'Too many mosques' is a good thing

Muslims who attend mosque turn into productive citizens, not terrorists

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U.S. Rep. Peter King, who chaired his first congressional hearing last week on "the radicalization of American Muslims," has revealed his Islamophobic mindset with such statements as "there are too many mosques in this country."

According to the Hartford Institute for Religion Research, there are about 335,000 religious congregations in the United States. All but 12,000 are Christian. Of these, only 1,200 are Muslim.

But even if there were half as many mosques as churches, so what, Mr. King? What are you afraid of? And what do you know of mosques? Do you know what mosques are and who goes to them?

Let's take a look. I can speak for my own city.

Greater Pittsburgh has about 10 mosques, including ones in Oakland, Monroeville and Ambridge.

Each of these mosques came into being as a Friday prayer group, then developed into a Sunday school for children and then into a community center, where families gather to celebrate festivals and mourn when calamities befall them.

These centers have raised funds for victims of the Indonesian tsunami, Hurricane Katrina and the earthquake in Haiti, and their young people work in soup kitchens to feed the homeless. They serve all of humanity.

These mosques keep their doors open to people of all faiths and participate in interfaith dialogues. They educate their members to vote, and they invite FBI and law enforcement authorities to their mosques to forge good relationships with them.

These mosques send goodwill gifts to their neighbors and live in harmony among them. Some of their members work for anti-smoking causes and teach young people to stay away from alcohol and drugs with programs funded by government grants.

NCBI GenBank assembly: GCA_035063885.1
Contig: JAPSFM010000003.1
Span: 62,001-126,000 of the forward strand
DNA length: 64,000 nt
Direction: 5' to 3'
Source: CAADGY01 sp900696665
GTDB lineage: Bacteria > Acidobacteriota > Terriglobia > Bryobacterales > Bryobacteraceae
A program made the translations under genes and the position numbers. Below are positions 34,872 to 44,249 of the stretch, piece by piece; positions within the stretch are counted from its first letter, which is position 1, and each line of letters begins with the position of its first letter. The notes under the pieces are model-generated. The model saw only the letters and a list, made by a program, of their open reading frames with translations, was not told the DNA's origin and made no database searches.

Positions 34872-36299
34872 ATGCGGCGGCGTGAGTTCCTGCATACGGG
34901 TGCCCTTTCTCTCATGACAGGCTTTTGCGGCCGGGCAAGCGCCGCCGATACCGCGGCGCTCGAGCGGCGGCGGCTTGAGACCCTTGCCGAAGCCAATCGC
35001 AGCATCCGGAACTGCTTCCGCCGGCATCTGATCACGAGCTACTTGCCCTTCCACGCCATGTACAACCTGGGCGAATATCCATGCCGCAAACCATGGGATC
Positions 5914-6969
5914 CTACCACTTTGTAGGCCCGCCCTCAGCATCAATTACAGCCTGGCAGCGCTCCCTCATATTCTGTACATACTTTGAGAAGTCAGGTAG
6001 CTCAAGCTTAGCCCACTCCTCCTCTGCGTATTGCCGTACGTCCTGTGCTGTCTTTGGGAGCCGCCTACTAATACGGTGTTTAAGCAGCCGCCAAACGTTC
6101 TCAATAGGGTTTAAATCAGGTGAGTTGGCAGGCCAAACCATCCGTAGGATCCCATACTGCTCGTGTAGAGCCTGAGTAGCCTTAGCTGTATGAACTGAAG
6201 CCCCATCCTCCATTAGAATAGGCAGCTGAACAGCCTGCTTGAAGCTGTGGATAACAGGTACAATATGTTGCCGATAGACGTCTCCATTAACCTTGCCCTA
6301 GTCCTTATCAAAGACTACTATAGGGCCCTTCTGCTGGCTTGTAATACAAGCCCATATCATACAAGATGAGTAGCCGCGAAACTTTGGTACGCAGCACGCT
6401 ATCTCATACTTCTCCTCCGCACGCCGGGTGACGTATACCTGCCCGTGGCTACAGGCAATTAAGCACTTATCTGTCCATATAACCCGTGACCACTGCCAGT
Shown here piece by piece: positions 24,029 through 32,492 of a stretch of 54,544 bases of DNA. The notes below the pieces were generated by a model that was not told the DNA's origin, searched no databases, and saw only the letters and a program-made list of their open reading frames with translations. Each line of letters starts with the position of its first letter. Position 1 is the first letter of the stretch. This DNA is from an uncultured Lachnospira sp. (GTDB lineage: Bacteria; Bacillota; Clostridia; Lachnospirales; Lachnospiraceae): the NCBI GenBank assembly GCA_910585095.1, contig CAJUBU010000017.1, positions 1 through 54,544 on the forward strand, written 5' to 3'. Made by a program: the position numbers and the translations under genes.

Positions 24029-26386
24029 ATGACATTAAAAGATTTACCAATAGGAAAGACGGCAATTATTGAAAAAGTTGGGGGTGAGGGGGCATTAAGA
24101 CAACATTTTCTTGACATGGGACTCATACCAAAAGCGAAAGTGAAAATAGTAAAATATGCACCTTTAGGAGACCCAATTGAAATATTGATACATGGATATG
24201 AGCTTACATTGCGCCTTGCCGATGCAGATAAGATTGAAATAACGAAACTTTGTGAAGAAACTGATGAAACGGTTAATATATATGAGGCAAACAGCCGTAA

The people who attend mosques are ordinary people, just like Tom and Mary next door. They work at hospitals, universities and corporate offices -- just about any place other Americans work -- or run their own businesses.

Muslim women raise children, drive, shop and cook, in addition to working outside their homes. Their children attend public schools and private schools. Some are home schooled.

Yes, praying and teaching children how to pray is a big part of their daily routine. Is there anything threatening about families staying together by maintaining their religious traditions? I can't think of anything.

So what is Mr. King afraid of? How can he marginalize American Muslims for having "too many mosques"? It's like punishing someone for being good.

Without these mosques, many Muslims would have been lost souls, undisciplined, bereft of community support, easily picking up the vices that abound around them.

Far from turning into terrorists, Muslims who attend mosque in Pittsburgh or anywhere in America are more likely to stay away from alcohol, drugs and street violence and thus become productive citizens of this country. If any of these mosques were breeding grounds for terrorists, how come we are not aware of them?

Mr. King's fear is a result of his deep ignorance -- ignorance of another's culture, another's traditions. What outcome is it that he desires from his hearings?

The most obvious one is that they will go down in the annals of history as proof of the prevailing Islamophobia in this country in the year 2011.


Zohra Lasania is a freelance writer and communications coordinator for the Pittsburgh chapter of the Council on American-Islamic Relations ( zlasania@cair.com ).


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